Catalogue entry

Milton Avery 1893-1965

P77109 Dawn 1952, pub. 1953

Woodcut 180 x 230 (7 1/8 x 9 1/8) on Japan paper 227 x 375 (8 7/8 x 14 3/4); printed by Steve Pace, New York and published by the Collectors of American Art in an edition of 15
Inscribed ‘Milton Avery' below image b.r. and ‘9/15' below image b.l.; printed inscription ‘M.A' b.r. of image
Purchased at Christie's, New York (Grant-in-Aid) 1985
Repr: Harry H. Lunn Jr, Milton Avery Prints 1933-1955, Washington DC 1973, p.63, no. 40.

‘Dawn' was the first block to be cut in a series of 21 woodcuts which Avery made between 1952 and 1955. This period of concentrated activity is significant in that it represents Avery's success, as a printmaker, in combining those stylistic characteristics which had hitherto remained separate in his prints in other media. During the period 1933-1949 Avery completed thirty drypoints, a medium in which the images are characteristically executed as black lines on a white background. In 1949, Avery suffered a heart attack which compelled him to cease working in this medium and also forced him to stop painting. Because of the restrictions imposed by ill health he turned in 1950 to making monotypes. This medium provided him with a less physically demanding means of expression and it also permitted the subtlety of colouring which is a dominant trait of his paintings. These characteristics of colour and linearity were bought together when Avery's health subsequently improved and he commenced making woodcuts. Before printing, the broad flat forms of the block were painted and the tonal density of the resulting image was controlled and varied between impressions through applying different hand pressures to the block. These areas were juxtaposed with the incisions in the block which read as white lines on black when printed. Steve Pace demonstrated the woodcut technique to Avery and was responsible for printing the edition to which ‘Dawn' belongs. Subsequently Avery either printed the blocks himself or with his wife and daughter. It was Avery's practice to vary the impressions taken from the woodblocks and in addition to the use of different pressures on the blocks during printing, he also occasionally added a second colour by inking an uncut face on the block and printing this along with the impression in black. ‘Dawn' was printed in two separate colour editions. The Tate's example belongs to an edition of fifteen printed in black only, but there is a further edition of 100 in yellow and black.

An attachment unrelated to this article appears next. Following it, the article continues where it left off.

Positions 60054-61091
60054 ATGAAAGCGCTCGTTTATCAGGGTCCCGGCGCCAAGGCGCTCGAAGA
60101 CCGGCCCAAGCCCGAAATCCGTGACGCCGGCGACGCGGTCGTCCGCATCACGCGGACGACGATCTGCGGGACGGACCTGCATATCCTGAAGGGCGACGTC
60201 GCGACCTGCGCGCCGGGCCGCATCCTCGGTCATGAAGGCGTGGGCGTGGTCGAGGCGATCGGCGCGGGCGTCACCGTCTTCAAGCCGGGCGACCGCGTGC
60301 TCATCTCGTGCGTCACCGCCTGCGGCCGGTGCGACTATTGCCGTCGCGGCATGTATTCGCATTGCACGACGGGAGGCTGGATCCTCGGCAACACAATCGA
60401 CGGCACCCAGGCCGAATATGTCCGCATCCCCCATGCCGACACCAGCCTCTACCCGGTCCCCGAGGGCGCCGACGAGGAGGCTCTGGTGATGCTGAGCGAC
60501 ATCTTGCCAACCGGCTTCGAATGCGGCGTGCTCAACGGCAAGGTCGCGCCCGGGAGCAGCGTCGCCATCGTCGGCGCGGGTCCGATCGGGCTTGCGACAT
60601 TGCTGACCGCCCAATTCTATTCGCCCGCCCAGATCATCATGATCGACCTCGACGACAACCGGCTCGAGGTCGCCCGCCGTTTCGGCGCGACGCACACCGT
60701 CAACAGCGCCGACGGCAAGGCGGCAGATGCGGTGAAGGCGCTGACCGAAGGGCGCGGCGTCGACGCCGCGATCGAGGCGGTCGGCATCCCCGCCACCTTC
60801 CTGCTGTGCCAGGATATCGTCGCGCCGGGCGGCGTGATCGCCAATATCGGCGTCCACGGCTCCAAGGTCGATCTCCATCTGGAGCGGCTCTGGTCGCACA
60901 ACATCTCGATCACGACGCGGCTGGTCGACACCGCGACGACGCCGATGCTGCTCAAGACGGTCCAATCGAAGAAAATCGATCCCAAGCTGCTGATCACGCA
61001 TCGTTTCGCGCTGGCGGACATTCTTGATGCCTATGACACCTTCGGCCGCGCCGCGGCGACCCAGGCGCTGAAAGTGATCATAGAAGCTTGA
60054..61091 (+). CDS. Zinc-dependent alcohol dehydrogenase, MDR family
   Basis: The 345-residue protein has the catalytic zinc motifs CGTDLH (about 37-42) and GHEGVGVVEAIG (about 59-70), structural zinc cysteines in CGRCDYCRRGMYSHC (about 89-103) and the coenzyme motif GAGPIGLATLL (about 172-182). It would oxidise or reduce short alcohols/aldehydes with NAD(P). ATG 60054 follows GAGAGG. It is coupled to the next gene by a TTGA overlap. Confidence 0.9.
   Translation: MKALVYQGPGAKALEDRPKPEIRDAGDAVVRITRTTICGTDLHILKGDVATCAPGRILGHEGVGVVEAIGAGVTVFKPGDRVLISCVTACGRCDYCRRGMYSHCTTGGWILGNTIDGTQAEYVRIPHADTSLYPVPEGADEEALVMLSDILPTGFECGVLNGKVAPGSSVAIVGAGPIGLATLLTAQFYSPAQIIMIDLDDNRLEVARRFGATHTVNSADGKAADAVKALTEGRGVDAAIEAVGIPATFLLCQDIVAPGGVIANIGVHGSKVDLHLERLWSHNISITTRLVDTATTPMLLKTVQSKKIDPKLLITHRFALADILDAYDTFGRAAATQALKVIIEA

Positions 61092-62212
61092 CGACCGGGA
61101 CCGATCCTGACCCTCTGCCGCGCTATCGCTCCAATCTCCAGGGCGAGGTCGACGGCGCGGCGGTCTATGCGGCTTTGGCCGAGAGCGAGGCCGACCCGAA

The motif of flying seabirds is one which Avery explored in all media during the 1950s, notably in such works as ‘Diving Gulls' 1957 (ink on paper, repr. Drawings by Milton Avery, exh. cat., Grace Borgenicht Gallery, New York 1970, p.12), ‘Birds Over Sea' 1957 (oil on canvas, repr. Milton Avery, exh. cat., The Edmonton Art Gallery, Alberta 1978, p.8), and ‘Plunging Gull' 1960 (oil on canvas, repr. Adelyn D. Breskin, Milton Avery, exh. cat., National Collection of Fine Arts, Smithsonian Institute, Washington DC 1970, no.111). In a letter to the compiler Sally Avery, the artist's widow, has stated that ‘We spent many summers by the sea. The birds were there ... Milton did hundreds of sketches of birds in flight. We have a number.' The image in ‘Dawn' consists of a flying seabird, set against a night sky in which there are four stars and a crescent moon. Sally Avery has commented on the significance of this in the following way: ‘The bird rising from the dark sky anticipated the dawn.' At the same time, unlike the titles of Avery's other prints which are plainly descriptive, there is an apparent disjunction in this case between the image and its title. A possible explanation for this may be that ‘Dawn', being the first work in a medium unfamiliar to Avery, refers to the advent of a new way of working. Some evidence for this view is provided by the fact that the seabird in ‘Dawn', although reminiscent of the central bird in ‘Flight' 1950 (oil on canvas, repr. Art News, Jan. 1985, inside front cover in col.), is treated here in a particularly emblematic way. In more general terms, the seabird in ‘Dawn' exemplifies Avery's statement that ‘I always take something out of my picture ... I strip the design to essentials, the facts do not interest one so much as the essence of nature' (Chris Ritter, ‘A Milton Avery Profile', Art Digest, vol.27, Dec. 1952, pp.11-12), while the stars and moon motifs recall the artist's observation that ‘I never thought of being interested in pattern, but my work always stressed it' (ibid.).

This entry has been approved by the artist's widow, Sally M. Avery.

Published in:
The Tate Gallery 1984-86: Illustrated Catalogue of Acquisitions Including Supplement to Catalogue of Acquisitions 1982-84, Tate Gallery, London 1988, pp.309-10